New SYSASM Privilege and OSASM operating system group for ASM Administration
This feature introduces a new SYSASM privilege that is specifically intended for performing ASM administration tasks. Using the SYSASM privilege instead of the SYSDBA privilege provides a clearer division of responsibility between ASM administration and database administration.
OSASM is a new operating system group that is used exclusively for ASM. Members of the OSASM group can connect as
SYSASM using operating system authentication and have full access to ASM.
See Also:"Authentication for Accessing ASM Instances" for more information about the SYSASM privilege
ASM Scalability and Performance Enhancements
ASM file extent management has been enhanced to improve performance and to use significantly less SGA memory to store file extents. When ASM files increase in size, the size of each new extent also increases automatically so that fewer extent pointers are required to describe the file. This feature improves performance when accessing ASM files that are 20 GB and larger, up to 128 TB. Very large databases (VLDBs) often require these large file sizes. In addition, when you create new disk groups you now have multiple allocation unit size options such as 1, 2, 4, 8, 16, 32, and 64. You might obtain significant performance improvements by selecting larger AUs depending on the type of workloads (typically large sequential I/O) and storage system types.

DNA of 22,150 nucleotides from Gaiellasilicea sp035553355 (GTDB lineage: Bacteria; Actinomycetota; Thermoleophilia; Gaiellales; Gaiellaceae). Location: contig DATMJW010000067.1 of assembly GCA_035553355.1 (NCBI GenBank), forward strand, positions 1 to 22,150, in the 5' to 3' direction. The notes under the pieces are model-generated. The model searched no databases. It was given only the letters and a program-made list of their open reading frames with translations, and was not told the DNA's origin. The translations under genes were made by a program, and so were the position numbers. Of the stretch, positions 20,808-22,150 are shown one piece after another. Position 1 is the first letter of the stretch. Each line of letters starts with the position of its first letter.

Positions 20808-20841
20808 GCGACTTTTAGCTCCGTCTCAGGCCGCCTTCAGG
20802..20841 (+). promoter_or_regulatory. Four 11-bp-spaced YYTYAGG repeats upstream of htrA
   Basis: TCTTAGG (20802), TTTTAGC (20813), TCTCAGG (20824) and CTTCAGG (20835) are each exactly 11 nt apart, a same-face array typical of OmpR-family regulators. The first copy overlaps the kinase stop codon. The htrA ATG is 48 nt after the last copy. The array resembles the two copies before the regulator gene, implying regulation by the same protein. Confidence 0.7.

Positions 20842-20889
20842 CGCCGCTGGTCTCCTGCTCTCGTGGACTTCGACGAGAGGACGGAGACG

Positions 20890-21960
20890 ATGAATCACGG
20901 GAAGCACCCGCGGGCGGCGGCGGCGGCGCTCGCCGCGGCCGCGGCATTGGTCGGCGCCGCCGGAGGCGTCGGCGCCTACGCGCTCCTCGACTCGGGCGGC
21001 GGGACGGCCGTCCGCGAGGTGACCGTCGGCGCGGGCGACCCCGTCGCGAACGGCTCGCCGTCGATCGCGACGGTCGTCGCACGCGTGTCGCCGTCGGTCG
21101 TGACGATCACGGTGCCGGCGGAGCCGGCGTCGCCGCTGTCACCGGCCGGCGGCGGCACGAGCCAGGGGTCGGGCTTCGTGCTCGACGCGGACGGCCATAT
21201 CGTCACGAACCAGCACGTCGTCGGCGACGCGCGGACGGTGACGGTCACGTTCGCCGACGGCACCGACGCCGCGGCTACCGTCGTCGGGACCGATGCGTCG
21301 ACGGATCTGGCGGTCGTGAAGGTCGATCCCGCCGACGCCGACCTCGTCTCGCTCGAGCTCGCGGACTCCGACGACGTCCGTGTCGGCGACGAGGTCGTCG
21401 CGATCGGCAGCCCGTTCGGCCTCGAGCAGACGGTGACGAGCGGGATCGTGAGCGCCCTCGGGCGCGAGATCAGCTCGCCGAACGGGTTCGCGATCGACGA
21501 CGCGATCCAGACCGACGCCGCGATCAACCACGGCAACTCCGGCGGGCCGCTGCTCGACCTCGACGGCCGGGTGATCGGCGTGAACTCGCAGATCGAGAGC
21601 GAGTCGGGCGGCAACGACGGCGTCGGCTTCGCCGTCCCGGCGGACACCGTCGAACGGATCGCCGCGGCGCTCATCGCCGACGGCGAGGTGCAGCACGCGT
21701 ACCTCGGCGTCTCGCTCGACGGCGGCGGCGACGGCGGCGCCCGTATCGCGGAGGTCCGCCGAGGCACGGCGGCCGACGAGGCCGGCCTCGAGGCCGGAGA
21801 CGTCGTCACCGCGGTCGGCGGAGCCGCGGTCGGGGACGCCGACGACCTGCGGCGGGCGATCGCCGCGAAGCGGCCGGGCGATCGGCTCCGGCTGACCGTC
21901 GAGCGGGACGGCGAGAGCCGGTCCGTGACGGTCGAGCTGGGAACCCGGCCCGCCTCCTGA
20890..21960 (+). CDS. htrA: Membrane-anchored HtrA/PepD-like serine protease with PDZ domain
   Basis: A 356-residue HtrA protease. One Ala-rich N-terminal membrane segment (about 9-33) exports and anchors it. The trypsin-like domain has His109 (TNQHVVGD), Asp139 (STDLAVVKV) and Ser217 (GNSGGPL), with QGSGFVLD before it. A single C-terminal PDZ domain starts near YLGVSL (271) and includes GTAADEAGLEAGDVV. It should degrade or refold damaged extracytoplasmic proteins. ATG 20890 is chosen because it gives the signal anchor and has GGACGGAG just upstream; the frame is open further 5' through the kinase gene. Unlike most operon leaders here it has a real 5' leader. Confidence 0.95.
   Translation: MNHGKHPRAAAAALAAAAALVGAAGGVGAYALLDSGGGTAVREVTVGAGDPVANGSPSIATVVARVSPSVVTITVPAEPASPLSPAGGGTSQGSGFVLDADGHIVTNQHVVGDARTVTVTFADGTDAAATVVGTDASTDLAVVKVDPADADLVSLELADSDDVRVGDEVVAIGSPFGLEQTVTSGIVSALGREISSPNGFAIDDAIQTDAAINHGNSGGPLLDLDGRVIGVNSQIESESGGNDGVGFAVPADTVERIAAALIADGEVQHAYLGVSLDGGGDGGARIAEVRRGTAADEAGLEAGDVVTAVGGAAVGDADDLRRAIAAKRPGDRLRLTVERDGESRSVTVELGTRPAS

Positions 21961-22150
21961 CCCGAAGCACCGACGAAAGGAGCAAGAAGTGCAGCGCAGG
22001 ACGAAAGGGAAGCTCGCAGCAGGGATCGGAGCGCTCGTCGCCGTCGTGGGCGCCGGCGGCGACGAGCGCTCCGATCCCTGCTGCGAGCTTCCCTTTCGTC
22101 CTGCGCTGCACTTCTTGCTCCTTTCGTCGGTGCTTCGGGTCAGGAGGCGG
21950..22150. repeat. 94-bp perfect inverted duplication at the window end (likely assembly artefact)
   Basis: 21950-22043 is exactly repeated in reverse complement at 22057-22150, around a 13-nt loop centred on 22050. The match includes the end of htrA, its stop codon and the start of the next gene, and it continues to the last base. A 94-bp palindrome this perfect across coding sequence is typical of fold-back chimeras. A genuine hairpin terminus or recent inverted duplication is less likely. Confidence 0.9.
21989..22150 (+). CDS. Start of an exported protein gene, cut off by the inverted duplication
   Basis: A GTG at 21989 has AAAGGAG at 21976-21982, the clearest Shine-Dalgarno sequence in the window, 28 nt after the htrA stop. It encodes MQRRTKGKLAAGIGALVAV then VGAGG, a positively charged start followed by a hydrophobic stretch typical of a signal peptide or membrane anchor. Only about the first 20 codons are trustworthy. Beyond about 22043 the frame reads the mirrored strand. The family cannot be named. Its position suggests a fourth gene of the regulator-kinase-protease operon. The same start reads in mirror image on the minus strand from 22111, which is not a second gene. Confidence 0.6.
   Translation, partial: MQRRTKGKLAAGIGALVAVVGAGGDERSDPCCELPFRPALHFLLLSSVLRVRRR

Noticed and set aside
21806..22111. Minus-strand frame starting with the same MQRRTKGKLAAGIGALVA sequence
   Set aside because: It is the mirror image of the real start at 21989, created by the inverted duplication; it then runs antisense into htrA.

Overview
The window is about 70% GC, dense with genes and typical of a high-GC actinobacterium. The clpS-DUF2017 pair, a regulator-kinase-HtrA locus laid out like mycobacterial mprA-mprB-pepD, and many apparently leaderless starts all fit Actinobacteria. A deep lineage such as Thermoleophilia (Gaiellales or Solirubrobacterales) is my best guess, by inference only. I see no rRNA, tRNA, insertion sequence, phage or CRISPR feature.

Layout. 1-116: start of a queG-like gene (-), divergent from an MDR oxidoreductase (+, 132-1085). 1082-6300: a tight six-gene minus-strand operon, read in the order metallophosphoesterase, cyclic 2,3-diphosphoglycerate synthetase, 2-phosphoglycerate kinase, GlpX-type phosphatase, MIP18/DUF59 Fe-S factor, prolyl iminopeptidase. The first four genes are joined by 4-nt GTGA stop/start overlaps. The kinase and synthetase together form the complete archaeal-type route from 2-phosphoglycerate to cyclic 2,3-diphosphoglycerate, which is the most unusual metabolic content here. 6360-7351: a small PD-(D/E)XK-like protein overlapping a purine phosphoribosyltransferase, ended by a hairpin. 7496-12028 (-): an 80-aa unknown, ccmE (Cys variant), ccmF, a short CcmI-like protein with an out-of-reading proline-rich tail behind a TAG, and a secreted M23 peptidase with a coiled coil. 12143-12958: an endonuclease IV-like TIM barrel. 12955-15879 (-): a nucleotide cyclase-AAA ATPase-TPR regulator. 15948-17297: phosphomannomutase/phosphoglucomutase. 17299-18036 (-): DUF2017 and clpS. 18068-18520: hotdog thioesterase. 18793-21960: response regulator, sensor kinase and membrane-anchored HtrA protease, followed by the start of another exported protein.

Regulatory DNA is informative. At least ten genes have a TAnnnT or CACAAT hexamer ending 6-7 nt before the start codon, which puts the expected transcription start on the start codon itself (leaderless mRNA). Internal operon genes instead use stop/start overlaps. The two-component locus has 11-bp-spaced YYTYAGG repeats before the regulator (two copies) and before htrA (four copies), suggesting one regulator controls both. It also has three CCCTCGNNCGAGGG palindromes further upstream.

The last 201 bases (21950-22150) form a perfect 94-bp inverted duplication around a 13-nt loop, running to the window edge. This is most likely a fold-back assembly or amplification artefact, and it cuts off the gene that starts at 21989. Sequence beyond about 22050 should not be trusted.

See Also:"Extents" for more information about scalability and performance enhancements
New ASM Command Line Utility (ASMCMD) Commands and Options
ASMCMD has the following four new commands:
remap. In addition, you can use new options for the
lsdg commands. The following describes the four new ASM commands: